Friday, July 5, 2019

Pre-Writing: The Story Before the Words

When people ask me about what it took for me to write my first novel, The Book of Cain, I actually hear two questions. Obviously there's the curiosity about writing 75,000+ words full of characters, plots and events. However, I also hear a part of them asking how I came up with a lengthy story that was worth writing in full. That's the more interesting process, in my opinion. That part of the process is called pre-writing, and goes in a lot of directions.

We all know someone (possibly including yourself) who says, "I have a story all put together; I just need to write it." That's so adorable - as if writing is just like putting on the paint after building a house. Nope. Someone who has the idea all in their head is in the first part of pre-writing: Forming ideas. There are a lot of different steps and stages for pre-writing, and everyone uses some version that works for them. This post lays out the bare bones, and the very core of that skeleton is forming an idea.

We all have ideas for stories, but often they are little more than core ideas, and don't have that added part that makes it eligible to be a story. Here's a simple list of ideas:
  • The emergence of the first superhero
  • A pediatrician fighting an opioid addiction
  • Extraterrestrials arrive on Earth
  • Someone realizes their past was a lie

These are all interesting ideas, but not enough for a story on their own. When we pre-write, we try to take this to the next step. Those ideas are momentary snapshots - forming the idea means adding something that puts the idea into motion. Look at the first idea. We need to throw some clauses at the end to give them motion, such as:
  • ...and facing resistance from people that consider him a threat
  • ...with powers that start to bring out his more selfish desires
  • ...and how he learns the responsibilities that come with such power

Now we're getting somewhere. The idea goes into motion. When we pre-write, we should jot down an idea and then write ten different directions it can go as it becomes a story. At that point, we need to pick one or two that really inspire us, and start to build it out.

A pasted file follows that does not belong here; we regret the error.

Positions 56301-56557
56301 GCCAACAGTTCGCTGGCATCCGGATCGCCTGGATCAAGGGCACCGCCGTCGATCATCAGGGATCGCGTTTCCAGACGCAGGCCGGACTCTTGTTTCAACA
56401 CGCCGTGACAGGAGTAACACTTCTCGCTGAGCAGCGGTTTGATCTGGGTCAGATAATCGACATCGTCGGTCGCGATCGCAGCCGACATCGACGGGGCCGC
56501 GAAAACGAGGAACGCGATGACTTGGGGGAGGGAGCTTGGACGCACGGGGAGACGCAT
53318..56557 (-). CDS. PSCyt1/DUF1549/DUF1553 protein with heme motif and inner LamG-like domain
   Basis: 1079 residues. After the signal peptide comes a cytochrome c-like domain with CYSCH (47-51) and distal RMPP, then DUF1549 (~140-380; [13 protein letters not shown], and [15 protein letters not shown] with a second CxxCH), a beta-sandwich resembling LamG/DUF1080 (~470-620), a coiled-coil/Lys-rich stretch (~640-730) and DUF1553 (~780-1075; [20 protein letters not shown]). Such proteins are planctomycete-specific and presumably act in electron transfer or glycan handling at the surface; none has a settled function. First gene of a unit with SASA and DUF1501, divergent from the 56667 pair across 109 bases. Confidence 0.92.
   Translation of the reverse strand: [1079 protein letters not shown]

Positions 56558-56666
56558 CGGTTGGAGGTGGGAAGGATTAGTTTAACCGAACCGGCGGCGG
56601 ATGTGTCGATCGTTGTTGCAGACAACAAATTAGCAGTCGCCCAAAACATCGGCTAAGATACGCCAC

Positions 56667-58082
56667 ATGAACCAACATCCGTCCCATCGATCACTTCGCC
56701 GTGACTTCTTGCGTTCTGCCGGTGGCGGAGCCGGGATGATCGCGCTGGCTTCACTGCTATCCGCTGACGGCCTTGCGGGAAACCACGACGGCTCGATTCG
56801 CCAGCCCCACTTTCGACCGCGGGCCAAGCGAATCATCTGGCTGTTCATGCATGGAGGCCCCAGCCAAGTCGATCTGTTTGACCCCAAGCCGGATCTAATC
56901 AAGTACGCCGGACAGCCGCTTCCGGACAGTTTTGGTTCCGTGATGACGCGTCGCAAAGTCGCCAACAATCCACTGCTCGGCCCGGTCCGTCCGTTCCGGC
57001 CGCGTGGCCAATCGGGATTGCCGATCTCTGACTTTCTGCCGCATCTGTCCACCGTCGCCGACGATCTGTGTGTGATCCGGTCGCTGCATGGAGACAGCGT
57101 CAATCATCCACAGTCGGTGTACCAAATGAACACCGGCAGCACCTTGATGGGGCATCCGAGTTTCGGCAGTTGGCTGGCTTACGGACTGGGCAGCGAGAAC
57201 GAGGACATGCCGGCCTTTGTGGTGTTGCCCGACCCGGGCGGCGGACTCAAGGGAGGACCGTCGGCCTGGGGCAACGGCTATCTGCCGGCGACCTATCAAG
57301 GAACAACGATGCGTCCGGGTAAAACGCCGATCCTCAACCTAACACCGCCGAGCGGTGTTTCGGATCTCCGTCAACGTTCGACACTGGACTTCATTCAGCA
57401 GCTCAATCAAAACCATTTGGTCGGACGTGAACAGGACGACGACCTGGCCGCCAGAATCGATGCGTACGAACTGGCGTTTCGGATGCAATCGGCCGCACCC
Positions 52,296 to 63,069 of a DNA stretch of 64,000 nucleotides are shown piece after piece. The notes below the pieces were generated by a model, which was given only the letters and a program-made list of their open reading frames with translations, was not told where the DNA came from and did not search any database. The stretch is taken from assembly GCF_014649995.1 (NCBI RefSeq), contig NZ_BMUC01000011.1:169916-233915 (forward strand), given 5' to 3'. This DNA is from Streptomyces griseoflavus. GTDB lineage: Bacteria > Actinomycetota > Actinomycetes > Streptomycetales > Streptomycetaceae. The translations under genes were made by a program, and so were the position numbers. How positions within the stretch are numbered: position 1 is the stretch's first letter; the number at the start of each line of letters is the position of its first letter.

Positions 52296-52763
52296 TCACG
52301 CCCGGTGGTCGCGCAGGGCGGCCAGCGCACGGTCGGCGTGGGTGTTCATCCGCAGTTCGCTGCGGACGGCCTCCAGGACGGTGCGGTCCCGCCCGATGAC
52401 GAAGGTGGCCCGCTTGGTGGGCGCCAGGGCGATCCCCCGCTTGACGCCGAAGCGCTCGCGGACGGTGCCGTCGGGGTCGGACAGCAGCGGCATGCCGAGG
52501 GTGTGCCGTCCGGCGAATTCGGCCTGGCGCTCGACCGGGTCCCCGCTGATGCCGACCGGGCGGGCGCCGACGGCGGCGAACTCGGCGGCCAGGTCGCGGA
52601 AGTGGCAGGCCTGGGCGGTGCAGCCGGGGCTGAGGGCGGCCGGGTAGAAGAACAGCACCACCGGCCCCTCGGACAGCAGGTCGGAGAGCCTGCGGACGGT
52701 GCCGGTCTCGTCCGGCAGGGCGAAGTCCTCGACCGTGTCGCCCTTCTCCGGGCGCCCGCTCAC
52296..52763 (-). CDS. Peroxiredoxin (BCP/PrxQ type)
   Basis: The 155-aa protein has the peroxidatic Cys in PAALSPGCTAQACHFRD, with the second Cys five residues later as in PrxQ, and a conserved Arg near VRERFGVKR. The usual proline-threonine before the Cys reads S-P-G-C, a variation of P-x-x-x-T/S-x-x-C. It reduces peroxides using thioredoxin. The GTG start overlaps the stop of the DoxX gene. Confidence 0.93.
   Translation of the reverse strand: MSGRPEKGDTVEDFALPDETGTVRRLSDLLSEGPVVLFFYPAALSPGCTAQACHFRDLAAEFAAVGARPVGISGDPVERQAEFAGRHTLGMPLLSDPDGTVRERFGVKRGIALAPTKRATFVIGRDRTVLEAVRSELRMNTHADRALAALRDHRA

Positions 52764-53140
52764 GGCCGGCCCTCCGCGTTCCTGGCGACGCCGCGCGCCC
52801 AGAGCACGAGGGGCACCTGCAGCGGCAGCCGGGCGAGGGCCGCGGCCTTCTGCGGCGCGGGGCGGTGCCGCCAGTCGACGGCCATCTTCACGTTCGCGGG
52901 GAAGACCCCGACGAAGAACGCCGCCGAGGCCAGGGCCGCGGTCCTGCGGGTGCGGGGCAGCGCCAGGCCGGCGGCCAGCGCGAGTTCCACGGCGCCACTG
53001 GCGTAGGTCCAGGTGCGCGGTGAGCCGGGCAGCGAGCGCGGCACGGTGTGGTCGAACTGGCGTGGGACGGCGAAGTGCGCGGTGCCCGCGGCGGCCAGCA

Building it out puts all the other bones on the skeleton. We ask ourselves a series of questions about the basic story structure: What puts the character into action? What is their journey/goal? What will the obstacles be? Are they external, internal, or both? Does their goal change during the story? What does the character learn during this story and how do they change between the first page and the last? Before we write a story, we should answer these questions. They can change during the creation process, but if a story does not address these questions, it will have an emptiness that the reader will feel.

One part of the build-out process that will make a story really resonate with readers is an underlying message. A well-written story is always enjoyable, but think of that one story where it was the message that stuck with you the most. With those books, the author knew that message before they wrote the first word. When you understand the message you want the reader to walk away with, you know how to present every scene, every conflict.

The last part worth mentioning is focus. When we flesh out the skeleton, we want to isolate on a few points that work well together. Many of the people I talk to who have the story "all written in my head" can tell me about all these ideas but there's no focus. They don't have one story, they have pieces of ten stories. That, however, does not add up to one story. Once that person focuses on the one thing they want to discuss, the one plot thread to explore, then the story shows up. A sub-plot can handle another arc, but a story without focus is a story not many people will want to read.

So when people ask me about writing my first book, I tell them about the pre-writing process. I explain why the character intrigued me, what I wanted the message to be and how the character would come to this realization. I tell them about how certain characters were needed to challenge the protagonist, to aid him, and to present opinions that guide the reader along.

Then I tell them that once I did all this stuff and understood the story, writing it was the easy part.

2 comments:

  1. So did you feel that "A pediatrician fighting an opioid addiction" did not need "some clauses at the end to give them motion?" Or did you feel that "...and facing resistance from people that consider him a threat" covered that scenario too?

    I appreciate this post's information.

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    1. I felt that the examples of the pediatrician, the extraterrestrial arrival, and the life was a lie examples all needed the additional clause to turn them from an event or situation into a story. The three clauses I added in the second section were all just ways to follow through on the first example of superheros. I am sure each initial example can have tons of follow-through clauses.

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